Friday’s post about passion got me thinking about why I do whatever is that I do. There are so many things that inspire me, that I realized this idea is a series and I would like to invite other bloggers to link up and contribute. I hope that we can inspire each other to think about why we do what we do when we do it. You can fill in that blank with any thing that motivates you (or doesn’t) and motivates others. It’s about sharing, inspiring, motivating, and captivating.
Why I _________ #1.
Why I move-daily.
You could substitute move with a lot of things-exercise, sweat, raise my heartrate. I need to do all of these things on a daily basis. Without them the energy builds inside into a type of nervous anxiety. It took me well into my adult years to learn this. I was always a busy child. Everyday of the week was filled; gymnastics, karate, CCD (that’s bible class for all you non-catholics), tennis, and piano lessons. This was in between being on every club and organization that school offered.
My plate was always full. I remember being in the 4th grade and having to go to karate (I hated karate), but I had 2 reports due the next day on countries in Africa. (What teacher gives 2 research reports to 4th graders due on the same day?) Anyway, I was telling my Dad that I couldn’t go to karate because I had so much to do. I broke down in tears. He didn’t get it. Mom had to whisper to him, just loud enough that I could hear, “she’s stressed out.” I was in 4th grade and stressed out!
So, I move because of stress. But, I am stressed because I sign up for everything and always have to have a full plate to exhaust all the energy. It is a vicious circle.
A Family that Moves Together Stays Together
What helped was having a home gym growing. It consisted of a treadmill, weight bench, and a borrowed exercise bike from my Grandma. Actually, I can remember my Grandma riding the bike while watching WWF at night. My parents always worked out at a gym and then later bought a treadmill. Definitely some inspiration to my life of exercise. It was in our parlor (that’s East Coast for front living room) and later in the basement. I used it-often. Sometimes late at night before bed. I found I had trouble sleeping if I hadn’t worked out during the day. I still have this problem.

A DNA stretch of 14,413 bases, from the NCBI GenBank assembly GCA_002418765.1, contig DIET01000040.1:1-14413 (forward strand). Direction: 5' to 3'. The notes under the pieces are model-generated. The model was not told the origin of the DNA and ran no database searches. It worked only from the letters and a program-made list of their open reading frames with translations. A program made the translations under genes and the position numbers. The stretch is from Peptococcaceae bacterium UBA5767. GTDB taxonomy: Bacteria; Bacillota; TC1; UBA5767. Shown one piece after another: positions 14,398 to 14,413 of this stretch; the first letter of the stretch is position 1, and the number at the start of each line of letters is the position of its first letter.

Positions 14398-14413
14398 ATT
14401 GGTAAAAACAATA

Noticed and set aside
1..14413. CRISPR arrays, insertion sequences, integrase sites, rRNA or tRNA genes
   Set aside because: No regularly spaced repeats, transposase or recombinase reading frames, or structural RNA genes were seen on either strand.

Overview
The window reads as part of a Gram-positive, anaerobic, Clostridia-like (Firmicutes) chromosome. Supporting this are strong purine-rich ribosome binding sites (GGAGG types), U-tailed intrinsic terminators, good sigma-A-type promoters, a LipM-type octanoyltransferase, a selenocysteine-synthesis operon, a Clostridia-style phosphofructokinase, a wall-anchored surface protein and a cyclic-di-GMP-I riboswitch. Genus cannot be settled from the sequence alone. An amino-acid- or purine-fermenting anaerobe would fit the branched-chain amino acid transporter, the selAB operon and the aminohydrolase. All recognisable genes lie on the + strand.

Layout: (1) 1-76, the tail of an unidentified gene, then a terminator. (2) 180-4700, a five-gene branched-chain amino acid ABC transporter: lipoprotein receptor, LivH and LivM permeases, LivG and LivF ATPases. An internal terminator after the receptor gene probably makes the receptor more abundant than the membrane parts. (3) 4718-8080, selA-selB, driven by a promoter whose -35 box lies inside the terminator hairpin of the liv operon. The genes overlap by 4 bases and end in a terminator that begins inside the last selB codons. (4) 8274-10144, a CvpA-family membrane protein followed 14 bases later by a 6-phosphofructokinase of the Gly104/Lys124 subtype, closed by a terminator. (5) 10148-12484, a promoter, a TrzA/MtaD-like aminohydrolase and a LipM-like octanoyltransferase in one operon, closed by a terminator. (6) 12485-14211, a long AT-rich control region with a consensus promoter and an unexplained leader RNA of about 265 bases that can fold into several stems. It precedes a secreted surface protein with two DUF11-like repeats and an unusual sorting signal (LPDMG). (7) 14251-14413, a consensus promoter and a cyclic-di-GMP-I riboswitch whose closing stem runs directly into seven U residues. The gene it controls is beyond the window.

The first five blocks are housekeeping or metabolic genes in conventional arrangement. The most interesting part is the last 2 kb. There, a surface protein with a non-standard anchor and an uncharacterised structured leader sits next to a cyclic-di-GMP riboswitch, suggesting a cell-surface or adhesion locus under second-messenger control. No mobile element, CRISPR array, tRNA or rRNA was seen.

Not to mention that if you are Watts, you certainly have to be in shape at all times to partake in Watts activities. It comes with the territory.
Growing into adulthood
Once I hit college, there was no after school activities, and very few clubs to join at my small college. Not to mention that high school was harder than college for me! My brain wasn’t stimulated like it had been and energy accumulated. There were peaks and valleys during this time. I didn’t always feel the need to exercise daily, but if I went three days the urge was compulsive and hard to resist. I ate more to fill the “gaps.” And most times I wouldn’t know just quite what to do with myself. I was terrible at time management and I said “yes’ to everything just to have something to do. I never knew just quite how “to be.” To just be.
Once I graduated college and settled into my first teaching job, the nervous and anxious energy came back full force. I had a regular job and that was all. No classes to take, after school activities, or clubs. I was living alone and had more down time than ever. There was a significant shift from the social life of my college years to having a career or profession. In past years it had been diagnosed as depression, and anxiety. But, I started mountain biking again and realized that if I biked in the morning I was so tired that I needed a nap in the afternoon and still fell asleep at 8pm. I slept better, my brain was clear and focused, and I felt that I could tackle most things without becoming overwhelmed.
But, mountain biking was hard on my body, so I turned to running in between the days of biking. It was an epiphany. I finally had a management system for all of my “head problems.” Going long distances allowed me to take on less, but to go more deeply into what I was doing. There was depth in areas of my life where there was once only breathe. I took on more to fill the gaps and to exhaust my energy. Really all I had to do was run, bike, or lift for many hours a week. From here it spiraled into running marathons and racing mountain bikes. Training gave me a goal to focus on.
It allowed me time alone to work on me-both physically and mentally. I never realized this more until I broke my foot not once, not twice, but three times. Without being able to work out before or after school I was lost. Without being able to train I became unfocused. The anxiety came back, the depression, and this incredible feeling of a loss of control.
Social Benefits of Being in Shape Year Round
Living a lifestyle close to the mountains and being engaged in activities such as mountain biking, running, and skiing, requires a certain base level of fitness. If someone invites me to go hike a 14’er (that’s lingo for a 14 foot mountain) I want to say “yes” and not worry about whether or not I will be able to do it. If someone asks me to go do a backcountry ski trip, I want to say “yes” and start packing. I want to be able to not only participate, but keep up. Many of the races (minus full marathons) I sign up for the night before. My training is my life.
One year ago my foot was still broken. Right now I stand 3 weeks away from my next marathon. Why do I move? It liberates me, it grounds me, it focuses me, and takes away any feelings of anxiety. Why do I go such long distances? That’s an answer for another post.
Why do you do what you do?
Do you have inspiration for a post on this topic in the future? If you do, share in the comments and get writing! When you post link up to this post!